Award winning film director, artist and loyal Finchley Futon Company customer, Ken McMullen, has something of a reputation. With his feature films distributed worldwide, his documentaries broadcast extensively and his art works showcased in leading contemporary galleries across Europe, the United States and the Far East, he is a creative force to be reckoned with. Oh, and did we mention that as well as his artistic track record, Ken was formerly a Professor at Central Saint Martin’s and currently works as a Professor at Kingston University…
Ken McMullen’s renowned artwork Skin Without Skin is the result of a collaboration between leading artists, CERN and the European Organisation for Nuclear Research in ‘Signatures of the Invisible’, a unique collaboration between contemporary artists and physicists which explored the relationship between science and art. The exhibition gained global recognition, achieving The Museum of Contemporary Art, Beijing’s prize for Outstanding Work’ as well as a showcase at New York’s infamous MOMA contemporary art gallery as well as galleries in Europe.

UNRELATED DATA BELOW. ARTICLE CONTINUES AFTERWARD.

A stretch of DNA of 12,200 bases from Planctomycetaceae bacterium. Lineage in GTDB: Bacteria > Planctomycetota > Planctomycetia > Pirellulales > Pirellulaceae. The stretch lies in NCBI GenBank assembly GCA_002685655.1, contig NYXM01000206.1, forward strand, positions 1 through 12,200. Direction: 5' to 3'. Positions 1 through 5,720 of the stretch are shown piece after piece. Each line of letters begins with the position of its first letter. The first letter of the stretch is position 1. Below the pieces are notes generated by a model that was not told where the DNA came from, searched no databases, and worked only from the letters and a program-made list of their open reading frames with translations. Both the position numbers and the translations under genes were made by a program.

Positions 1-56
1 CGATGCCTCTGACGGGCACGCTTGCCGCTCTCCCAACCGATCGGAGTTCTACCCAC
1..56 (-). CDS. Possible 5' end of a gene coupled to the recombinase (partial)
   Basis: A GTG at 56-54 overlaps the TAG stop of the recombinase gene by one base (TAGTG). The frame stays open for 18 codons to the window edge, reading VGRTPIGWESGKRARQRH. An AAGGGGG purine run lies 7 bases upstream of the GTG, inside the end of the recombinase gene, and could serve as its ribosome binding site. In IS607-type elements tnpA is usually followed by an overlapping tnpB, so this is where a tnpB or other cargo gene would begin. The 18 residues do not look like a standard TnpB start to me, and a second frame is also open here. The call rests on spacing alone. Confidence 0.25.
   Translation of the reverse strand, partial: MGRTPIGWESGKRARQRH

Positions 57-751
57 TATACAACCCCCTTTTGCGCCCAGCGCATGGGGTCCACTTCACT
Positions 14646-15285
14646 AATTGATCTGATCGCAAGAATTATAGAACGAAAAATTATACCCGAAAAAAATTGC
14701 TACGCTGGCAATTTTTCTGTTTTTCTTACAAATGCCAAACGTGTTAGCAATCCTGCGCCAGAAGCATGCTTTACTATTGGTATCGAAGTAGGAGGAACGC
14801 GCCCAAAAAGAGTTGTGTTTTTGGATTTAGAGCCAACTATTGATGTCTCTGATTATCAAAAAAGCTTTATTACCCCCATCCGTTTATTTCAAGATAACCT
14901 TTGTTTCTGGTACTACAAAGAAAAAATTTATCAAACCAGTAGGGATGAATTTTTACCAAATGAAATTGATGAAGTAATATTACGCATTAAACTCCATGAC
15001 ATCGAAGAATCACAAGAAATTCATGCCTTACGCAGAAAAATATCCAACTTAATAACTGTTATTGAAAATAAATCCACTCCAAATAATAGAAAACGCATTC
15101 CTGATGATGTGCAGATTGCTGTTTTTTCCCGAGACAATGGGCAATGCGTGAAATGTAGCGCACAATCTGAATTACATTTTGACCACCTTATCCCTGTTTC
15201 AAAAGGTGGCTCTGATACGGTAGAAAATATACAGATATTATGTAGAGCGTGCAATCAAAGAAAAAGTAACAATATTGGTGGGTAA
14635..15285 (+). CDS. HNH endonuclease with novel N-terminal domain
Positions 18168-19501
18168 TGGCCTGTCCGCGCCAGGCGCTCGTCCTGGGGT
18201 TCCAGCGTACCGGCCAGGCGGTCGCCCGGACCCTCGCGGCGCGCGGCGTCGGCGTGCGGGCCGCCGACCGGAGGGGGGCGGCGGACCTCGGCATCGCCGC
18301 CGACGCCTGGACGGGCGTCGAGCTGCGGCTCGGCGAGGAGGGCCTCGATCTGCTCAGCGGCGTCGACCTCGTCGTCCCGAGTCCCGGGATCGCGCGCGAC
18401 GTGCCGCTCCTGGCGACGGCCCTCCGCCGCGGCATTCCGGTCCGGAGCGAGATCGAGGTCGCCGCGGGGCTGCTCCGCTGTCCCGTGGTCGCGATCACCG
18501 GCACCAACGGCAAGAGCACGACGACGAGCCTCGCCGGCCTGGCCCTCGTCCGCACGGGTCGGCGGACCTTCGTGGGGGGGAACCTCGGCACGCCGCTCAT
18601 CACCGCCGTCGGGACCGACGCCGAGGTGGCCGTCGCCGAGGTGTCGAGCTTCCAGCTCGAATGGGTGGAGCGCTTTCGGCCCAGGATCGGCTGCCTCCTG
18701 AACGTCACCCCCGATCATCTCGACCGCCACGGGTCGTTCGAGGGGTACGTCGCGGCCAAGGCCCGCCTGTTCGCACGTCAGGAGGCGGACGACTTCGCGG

Signatures of the Invisible, was motivated by the belief that artistic practice, if it is to have meaning in the modern world, cannot derive from the artist’s subjectivity alone, but demands engagement between the artist’s intra-psychic (subjective or intuitive) processes and the external world in which we live. Until this point, little had been done by artists to address the insights offered by particle physics — quantum mechanics, relativity, matter and antimatter — into the underlying laws of nature. Skin Without Skin was one of the artworks showcased.
In recent months Skin Without Skin has returned home to London from its extensive global tour and Ken commissioned a steel and glass table to house his artwork and was keen to offer a simple seat for viewers of the artwork. A regular Futon Company customer, he decided that Futon Company Console Bench’s provided the answer due to their simplicity of design which would ensure the artwork remained centre stage. As well as the benches, he commissioned the Futon Company to make cushions for the benches. Futon Company is delighted to be involved!